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Brad Arnold: vocals
Matt Roberts: guitars
Todd Harrell: bass
Chris Henderson: guitars
If you were alive and even semi-conscious in the year 2000, you undoubtedly heard "Kryptonite" by 3 Doors Down. It was inescapable.
The song and the debut album from which it leapt, The Better Life, defied the laws of gravity. Both clung to the top of any
given chart--album, singles, multi-format radio--for most of that year and beyond. "Kryptonite," in more ways than one, was
like the dude Brad Arnold was singing about: Superman. The song struck a huge literal and figurative chord with the populace,
a full year before America truly needed a superhero. But who knew that then?
Two years, four #1 singles, a couple of world tours, unprecedented radio success, multiple big award nominations, and a bazillion
album sales later (alright, it shifted 6 million, but who's counting except the RIAA?), 3 Doors Down were back in the real-life
Smallville that spawned the band back in 1996--Escatawpa, Mississippi, a mere hellhound's leap from the crossroads where Robert
Johnson sold his soul.
It's safe to say the members of 3 Doors Down-Brad Arnold, guitarist Matt Roberts, bassist Todd Harrell and guitarist Chris
Henderson (with new drummer Daniel Adair who hails from Vancouver)--could afford to move anywhere in the world following their
debut's rampant success. But the childhood friends remained down-to-earth and returned to their old hometown for a well-earned
breather before recording the follow-up, Away From The Sun. "I came home (from touring) and didn't listen to any music at
all," says Brad. "I had to let my head stop spinning. It was like I had been going 90 miles per hour for so long, and then
it all came to an instant stop."
The break didn't last long, however. After four months of relaxation, the band members "got the hunger to make music again."
They rented a house and spent four hours a day crafting songs and jamming--just to play. "We worked just long enough that
we weren't trying to force anything," says the singer. The success of that approach is evident on Away From the Sun.
With the disc's twelve tracks, 3 Doors Down return to take their rightful place in the forefront of a musical resurgence they
helped create. Mighty guitars, swaggering bass, meaty drums support big vocal melodies and even bigger lyrical sentiments.
The band humbly calls it "good ol' American rock 'n' roll." Now, however, their sound has been road-honed.
Produced by Rick Parashar (Alice in Chains, Pearl Jam, Blind Melon), Away From the Sun finds 3 Doors Down back with a vengeance
and ready to rock. Most bands feel pressure to sidestep the dreaded sophomore slump, the expectations of the millions of listeners
who'd purchased the debut, but Brad didn't have any worries. He had compelling subject matter: All that time spent on the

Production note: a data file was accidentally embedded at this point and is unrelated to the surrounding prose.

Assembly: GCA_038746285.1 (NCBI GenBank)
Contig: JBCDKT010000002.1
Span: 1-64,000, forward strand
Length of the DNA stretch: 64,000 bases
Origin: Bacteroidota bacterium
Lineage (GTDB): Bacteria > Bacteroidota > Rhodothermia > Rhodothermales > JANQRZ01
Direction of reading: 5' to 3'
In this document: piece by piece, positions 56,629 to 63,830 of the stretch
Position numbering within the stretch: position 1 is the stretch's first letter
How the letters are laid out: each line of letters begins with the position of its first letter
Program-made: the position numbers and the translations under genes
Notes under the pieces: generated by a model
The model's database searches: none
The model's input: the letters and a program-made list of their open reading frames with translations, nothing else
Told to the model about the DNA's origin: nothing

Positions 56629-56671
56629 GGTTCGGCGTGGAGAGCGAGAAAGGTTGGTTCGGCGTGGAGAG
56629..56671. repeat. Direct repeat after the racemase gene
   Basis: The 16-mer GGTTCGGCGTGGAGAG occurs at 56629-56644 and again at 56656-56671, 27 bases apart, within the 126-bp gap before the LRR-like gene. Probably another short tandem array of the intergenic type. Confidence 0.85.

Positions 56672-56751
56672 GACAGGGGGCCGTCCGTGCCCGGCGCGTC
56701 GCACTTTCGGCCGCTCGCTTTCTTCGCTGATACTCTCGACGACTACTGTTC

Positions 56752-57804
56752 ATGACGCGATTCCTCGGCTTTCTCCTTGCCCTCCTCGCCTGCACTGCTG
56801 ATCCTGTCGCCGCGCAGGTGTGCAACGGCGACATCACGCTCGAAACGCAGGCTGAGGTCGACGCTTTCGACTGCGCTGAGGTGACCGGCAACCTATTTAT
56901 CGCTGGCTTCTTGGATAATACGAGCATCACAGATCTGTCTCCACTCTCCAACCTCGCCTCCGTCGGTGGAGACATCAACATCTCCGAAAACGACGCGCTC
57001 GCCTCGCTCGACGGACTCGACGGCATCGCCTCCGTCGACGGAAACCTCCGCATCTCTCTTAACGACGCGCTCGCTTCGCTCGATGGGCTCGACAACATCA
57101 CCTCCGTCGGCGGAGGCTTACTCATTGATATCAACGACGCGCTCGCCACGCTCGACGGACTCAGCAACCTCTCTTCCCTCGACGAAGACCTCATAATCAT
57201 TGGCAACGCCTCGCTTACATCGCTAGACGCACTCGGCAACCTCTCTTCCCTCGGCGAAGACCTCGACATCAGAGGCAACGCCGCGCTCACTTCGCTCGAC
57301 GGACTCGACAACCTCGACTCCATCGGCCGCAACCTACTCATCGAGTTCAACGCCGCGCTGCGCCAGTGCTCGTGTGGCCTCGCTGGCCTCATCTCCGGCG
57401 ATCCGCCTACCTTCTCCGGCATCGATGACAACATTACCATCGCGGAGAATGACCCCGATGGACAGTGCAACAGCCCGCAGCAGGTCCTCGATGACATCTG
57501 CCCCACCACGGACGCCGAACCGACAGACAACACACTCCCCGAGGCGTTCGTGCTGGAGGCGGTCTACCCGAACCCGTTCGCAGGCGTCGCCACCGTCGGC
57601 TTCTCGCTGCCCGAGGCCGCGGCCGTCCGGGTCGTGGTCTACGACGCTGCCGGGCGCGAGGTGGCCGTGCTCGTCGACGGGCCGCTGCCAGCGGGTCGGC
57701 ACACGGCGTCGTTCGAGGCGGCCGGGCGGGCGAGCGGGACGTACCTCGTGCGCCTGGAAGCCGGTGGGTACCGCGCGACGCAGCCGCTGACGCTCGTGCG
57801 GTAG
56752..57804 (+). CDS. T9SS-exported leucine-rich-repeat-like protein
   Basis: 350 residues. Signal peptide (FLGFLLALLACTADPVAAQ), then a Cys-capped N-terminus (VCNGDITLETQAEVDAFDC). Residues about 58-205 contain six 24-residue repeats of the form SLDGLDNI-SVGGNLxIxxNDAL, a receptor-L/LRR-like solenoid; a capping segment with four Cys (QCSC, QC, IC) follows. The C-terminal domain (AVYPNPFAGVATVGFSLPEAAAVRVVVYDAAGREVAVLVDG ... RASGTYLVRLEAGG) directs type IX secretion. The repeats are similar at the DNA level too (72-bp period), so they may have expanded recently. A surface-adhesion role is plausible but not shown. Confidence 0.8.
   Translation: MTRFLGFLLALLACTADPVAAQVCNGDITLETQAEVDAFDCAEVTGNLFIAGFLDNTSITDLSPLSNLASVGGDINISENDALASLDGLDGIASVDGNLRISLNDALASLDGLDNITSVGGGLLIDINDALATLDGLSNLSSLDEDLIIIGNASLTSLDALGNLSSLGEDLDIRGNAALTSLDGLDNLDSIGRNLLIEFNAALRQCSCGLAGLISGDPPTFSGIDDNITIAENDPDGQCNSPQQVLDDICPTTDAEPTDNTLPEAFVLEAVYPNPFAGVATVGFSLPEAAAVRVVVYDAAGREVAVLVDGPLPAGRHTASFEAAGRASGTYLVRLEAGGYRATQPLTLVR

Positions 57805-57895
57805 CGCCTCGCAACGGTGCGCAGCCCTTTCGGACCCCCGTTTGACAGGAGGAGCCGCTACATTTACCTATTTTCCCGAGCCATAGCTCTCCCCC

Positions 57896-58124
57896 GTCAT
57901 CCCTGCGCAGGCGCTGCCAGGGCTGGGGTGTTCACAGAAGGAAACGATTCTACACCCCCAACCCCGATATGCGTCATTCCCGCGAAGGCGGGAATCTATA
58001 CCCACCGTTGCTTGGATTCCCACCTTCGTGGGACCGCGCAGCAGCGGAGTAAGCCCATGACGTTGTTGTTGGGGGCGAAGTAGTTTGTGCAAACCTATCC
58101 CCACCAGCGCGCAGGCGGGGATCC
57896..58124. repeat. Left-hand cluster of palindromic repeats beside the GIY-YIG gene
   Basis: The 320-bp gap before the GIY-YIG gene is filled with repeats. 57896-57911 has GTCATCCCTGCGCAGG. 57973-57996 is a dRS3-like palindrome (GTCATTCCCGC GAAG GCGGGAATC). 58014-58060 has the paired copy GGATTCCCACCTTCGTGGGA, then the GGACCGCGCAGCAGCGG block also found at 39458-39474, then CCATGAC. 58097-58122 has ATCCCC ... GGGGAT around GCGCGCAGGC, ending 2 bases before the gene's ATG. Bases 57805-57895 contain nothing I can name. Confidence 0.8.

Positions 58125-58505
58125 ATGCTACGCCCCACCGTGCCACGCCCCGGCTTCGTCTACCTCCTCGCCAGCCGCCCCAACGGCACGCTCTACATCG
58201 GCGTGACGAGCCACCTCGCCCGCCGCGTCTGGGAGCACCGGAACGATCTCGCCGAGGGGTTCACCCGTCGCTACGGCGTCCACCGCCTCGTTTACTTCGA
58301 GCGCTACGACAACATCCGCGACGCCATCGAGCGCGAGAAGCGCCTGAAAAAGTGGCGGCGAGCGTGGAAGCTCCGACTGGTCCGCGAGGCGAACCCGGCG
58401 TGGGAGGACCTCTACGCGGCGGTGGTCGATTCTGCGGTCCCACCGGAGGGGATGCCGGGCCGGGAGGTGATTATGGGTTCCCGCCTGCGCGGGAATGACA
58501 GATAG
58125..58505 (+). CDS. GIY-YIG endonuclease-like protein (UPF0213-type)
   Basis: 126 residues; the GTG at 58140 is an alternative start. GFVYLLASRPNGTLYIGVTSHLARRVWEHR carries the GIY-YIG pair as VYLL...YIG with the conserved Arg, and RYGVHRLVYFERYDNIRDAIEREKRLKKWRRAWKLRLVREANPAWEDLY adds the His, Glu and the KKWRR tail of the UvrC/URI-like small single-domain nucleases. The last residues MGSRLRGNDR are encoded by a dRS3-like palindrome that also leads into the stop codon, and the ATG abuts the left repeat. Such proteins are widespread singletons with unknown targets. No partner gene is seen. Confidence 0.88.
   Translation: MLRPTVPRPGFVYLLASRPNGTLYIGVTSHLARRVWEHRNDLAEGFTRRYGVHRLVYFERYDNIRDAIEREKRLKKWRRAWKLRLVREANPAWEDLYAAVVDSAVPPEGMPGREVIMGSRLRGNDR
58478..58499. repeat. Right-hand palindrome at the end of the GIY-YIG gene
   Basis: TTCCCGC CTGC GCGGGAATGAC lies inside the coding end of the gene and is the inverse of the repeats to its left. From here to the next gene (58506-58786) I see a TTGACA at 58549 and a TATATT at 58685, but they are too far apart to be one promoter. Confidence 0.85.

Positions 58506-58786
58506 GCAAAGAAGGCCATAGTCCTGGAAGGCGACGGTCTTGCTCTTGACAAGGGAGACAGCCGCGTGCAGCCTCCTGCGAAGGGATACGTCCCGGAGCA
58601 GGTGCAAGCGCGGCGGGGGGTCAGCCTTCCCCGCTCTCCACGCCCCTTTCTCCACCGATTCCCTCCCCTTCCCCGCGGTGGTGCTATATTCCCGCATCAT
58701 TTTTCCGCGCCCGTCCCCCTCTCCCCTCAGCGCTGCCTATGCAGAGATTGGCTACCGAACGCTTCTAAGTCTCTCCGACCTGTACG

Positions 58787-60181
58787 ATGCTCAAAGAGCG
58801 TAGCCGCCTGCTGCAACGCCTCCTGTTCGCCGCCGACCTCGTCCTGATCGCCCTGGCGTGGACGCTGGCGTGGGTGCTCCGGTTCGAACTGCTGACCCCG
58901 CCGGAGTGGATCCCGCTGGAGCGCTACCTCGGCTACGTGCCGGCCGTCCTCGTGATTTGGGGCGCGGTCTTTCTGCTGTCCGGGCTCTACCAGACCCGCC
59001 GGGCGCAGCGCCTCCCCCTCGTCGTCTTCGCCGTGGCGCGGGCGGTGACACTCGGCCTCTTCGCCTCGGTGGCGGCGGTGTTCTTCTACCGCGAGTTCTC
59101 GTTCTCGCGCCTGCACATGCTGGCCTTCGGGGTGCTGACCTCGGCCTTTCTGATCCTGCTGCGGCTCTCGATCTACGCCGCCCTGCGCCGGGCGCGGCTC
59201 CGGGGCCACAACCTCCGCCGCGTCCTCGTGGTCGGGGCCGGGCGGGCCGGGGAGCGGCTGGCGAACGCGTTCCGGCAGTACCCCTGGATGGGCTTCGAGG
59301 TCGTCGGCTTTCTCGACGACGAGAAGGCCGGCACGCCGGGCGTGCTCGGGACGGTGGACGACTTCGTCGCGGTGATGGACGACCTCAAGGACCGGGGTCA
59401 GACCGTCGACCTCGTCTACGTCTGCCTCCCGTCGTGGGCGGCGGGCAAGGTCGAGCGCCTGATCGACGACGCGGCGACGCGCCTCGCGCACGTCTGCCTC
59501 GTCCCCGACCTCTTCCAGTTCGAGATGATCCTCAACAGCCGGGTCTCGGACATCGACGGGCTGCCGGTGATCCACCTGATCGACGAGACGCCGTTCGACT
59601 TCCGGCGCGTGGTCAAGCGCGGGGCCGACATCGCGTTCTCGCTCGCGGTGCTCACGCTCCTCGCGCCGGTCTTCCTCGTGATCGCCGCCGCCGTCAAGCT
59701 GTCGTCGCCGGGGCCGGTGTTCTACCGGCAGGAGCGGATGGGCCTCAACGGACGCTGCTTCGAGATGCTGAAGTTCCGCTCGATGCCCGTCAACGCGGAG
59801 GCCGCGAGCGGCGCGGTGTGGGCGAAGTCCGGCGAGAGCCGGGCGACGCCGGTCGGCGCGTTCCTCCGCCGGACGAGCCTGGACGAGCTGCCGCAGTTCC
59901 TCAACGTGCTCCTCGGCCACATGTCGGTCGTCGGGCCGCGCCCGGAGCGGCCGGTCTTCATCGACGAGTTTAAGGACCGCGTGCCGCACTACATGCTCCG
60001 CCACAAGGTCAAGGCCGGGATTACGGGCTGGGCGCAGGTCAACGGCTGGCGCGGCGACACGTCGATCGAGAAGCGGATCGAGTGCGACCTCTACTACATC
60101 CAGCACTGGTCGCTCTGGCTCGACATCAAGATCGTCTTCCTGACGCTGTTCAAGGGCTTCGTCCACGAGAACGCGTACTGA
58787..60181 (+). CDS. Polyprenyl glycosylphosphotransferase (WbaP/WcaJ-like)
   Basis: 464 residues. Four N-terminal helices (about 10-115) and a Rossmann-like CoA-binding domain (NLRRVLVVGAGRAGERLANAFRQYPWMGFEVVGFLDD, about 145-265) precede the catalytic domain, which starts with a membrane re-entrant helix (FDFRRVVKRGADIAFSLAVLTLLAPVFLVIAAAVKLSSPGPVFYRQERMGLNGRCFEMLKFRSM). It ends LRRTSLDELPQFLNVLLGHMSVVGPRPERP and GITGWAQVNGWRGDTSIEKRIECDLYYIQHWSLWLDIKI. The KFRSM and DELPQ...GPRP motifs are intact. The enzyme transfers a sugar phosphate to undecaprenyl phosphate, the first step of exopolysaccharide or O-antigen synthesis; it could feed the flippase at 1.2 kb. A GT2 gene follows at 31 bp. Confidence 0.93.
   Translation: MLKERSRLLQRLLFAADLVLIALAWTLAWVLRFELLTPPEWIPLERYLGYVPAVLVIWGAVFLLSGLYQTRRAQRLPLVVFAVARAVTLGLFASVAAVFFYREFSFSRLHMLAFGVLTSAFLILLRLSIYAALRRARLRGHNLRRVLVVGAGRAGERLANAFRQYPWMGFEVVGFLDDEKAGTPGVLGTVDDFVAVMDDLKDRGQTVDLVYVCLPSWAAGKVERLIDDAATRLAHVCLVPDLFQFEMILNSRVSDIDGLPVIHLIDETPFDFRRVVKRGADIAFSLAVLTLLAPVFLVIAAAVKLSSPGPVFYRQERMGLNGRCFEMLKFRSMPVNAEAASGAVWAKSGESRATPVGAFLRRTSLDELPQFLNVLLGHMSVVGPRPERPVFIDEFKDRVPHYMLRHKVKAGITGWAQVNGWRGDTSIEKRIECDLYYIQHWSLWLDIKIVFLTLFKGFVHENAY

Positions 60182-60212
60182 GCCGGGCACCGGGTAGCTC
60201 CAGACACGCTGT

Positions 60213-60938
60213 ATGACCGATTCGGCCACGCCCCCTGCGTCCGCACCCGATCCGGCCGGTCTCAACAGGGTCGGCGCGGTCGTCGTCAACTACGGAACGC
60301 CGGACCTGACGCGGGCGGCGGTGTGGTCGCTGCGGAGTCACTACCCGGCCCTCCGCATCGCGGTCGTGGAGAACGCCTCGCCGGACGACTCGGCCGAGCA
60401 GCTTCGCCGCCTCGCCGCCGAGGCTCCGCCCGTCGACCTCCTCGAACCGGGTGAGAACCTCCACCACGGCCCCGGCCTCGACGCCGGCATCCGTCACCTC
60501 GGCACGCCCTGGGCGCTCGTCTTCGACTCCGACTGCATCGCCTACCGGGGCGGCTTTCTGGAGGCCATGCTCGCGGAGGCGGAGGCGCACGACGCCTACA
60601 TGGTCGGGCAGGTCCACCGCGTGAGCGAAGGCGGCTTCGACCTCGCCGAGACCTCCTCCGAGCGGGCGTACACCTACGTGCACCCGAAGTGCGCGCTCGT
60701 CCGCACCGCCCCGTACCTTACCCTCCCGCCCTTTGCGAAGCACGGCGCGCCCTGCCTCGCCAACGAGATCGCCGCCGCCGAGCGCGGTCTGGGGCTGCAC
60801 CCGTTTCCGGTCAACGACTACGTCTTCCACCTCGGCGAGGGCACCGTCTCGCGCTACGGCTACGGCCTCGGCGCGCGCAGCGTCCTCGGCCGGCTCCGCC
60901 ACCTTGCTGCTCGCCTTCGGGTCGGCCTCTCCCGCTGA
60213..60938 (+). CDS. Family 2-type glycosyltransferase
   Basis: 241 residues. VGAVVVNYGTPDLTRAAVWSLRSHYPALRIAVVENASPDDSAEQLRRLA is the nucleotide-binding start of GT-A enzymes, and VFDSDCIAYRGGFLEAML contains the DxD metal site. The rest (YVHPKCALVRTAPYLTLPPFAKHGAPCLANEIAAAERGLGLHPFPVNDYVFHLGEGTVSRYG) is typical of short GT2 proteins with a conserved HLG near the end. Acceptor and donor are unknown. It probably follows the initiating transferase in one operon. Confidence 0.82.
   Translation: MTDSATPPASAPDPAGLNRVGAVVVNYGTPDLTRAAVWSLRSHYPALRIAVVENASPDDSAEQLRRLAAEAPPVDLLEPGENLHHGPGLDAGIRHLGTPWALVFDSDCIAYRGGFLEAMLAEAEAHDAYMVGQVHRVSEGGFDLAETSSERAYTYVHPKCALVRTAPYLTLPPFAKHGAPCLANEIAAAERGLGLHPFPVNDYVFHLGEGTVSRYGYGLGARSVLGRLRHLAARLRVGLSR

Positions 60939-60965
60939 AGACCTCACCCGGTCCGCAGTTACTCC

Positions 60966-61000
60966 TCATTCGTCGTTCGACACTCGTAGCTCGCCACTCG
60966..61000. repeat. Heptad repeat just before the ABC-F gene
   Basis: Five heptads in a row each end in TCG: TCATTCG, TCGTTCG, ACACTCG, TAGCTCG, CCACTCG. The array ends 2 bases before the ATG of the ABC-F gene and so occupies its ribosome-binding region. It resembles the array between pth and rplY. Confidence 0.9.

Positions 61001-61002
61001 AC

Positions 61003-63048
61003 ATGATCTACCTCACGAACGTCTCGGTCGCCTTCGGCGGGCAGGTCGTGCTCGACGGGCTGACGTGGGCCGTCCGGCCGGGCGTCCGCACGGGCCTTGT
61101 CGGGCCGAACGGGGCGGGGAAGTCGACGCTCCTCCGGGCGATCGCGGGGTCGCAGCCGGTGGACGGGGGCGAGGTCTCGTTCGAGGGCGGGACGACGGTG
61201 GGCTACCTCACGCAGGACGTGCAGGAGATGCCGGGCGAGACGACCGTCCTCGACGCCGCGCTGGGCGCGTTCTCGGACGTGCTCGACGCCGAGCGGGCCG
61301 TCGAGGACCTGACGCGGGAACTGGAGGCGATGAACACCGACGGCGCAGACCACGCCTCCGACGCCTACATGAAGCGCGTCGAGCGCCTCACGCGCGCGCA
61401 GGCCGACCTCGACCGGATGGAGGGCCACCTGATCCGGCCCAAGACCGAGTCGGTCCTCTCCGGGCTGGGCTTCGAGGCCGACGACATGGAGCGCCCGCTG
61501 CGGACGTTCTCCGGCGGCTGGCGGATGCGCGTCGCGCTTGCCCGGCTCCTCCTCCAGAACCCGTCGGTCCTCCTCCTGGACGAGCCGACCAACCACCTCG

road. "A lot of the lyrics on Away From The Sun are about loneliness," admits Brad. "On tour, you really have nothing
but time on your hands. I was feeding off those feelings of isolation. With these songs, I wanted to convey to the listener
that he or she is not alone--there are a lot of people who feel the same way." "The band has grown a lot on the road,"
he adds. "Our sound is different now," says Matt. " The music has grown. In one word, it's better." One listen to the first
single, "When I'm Gone" and you'll agree.
Brad wrote the lyrics to "When I'm Gone" one night in Puerto Rico, alone in his hotel room. "I was feeling like all these
people thought they knew me when they really didn't," he says. "I want people to just to accept me as I am." You can practically
feel Brad's frustration when listening to the heartfelt lyrics. Radio is 'feeling it' in the US, making the single #1 Most
Added at Mainstream, Modern and Active Rock formats with over 200 adds its first week out.
The album's title track, which Chris calls "our masterpiece" mixes one of the best air guitar chords in recent memory with
dead-on lyrics about longing and how "Now and then [you] find yourself so far down away from the sun." On "Running out of
Days" and "Ticket to Heaven" the guitars and bass surround questions of fame and its price on family and friends. And "Here
without you" is the best road weary travel tune to come down the pike in a long while.
Away From the Sun continues 3 Doors Down's evolution to rock band supreme. "Dynamically, our sound is bigger," says Chris.
They've come a long way from where they began but never strayed from their original goal which was to "make rock n' roll and
good ol' American music."
GET THE FACTS ON 3 DOORS DOWN !
Debut album The Better Life
Sold over 6 million copies.
Reached the #1 spot on Billboard's Heatseekers Chart.
The Better Life was a Top 10 album on the Billboard Top 200 for 13 weeks
Successful radio singles from The Better Life:
"Kryptonite" #1 song at Active Rock format for over 10 weeks in a row
#1 song at Mainstream Rock format for 9 weeks in a row
#1 song at Heritage Rock format for 15 weeks in a row
#1 song at Modern Rock format for 11 weeks in a row
#1 most requested song at Rock Radio for 13 weeks in a row
#1 on the Top 40 Mainstream Chart for 4 weeks
#1 Rock Song of The Year (FMQB)
"Loser" #1 song at Active Rock format for 9 weeks
#1 song at Heritage Rock format for 7 weeks
"Duck & Run" #1 song at Mainstream Rock format
#1 song at Heritage Rock format
"Be Like That" #1 song at Modern AC format
3 DOORS DOWN became the first debut act to have a #1 single at 4 formats simultaneously with their single, "Kryptonite"
2000 Billboard Music Awards won - Best New Rock Band
Rock Song of The Year
Modern Rock Song of The Year
American Music Award won- Favorite New Artist
BMI Songwriter of The Year won- Brad Arnold (lead singer)
2001 Blockbuster Award won - Favorite Group - New Artist
Grammy Nomination - Best Rock Song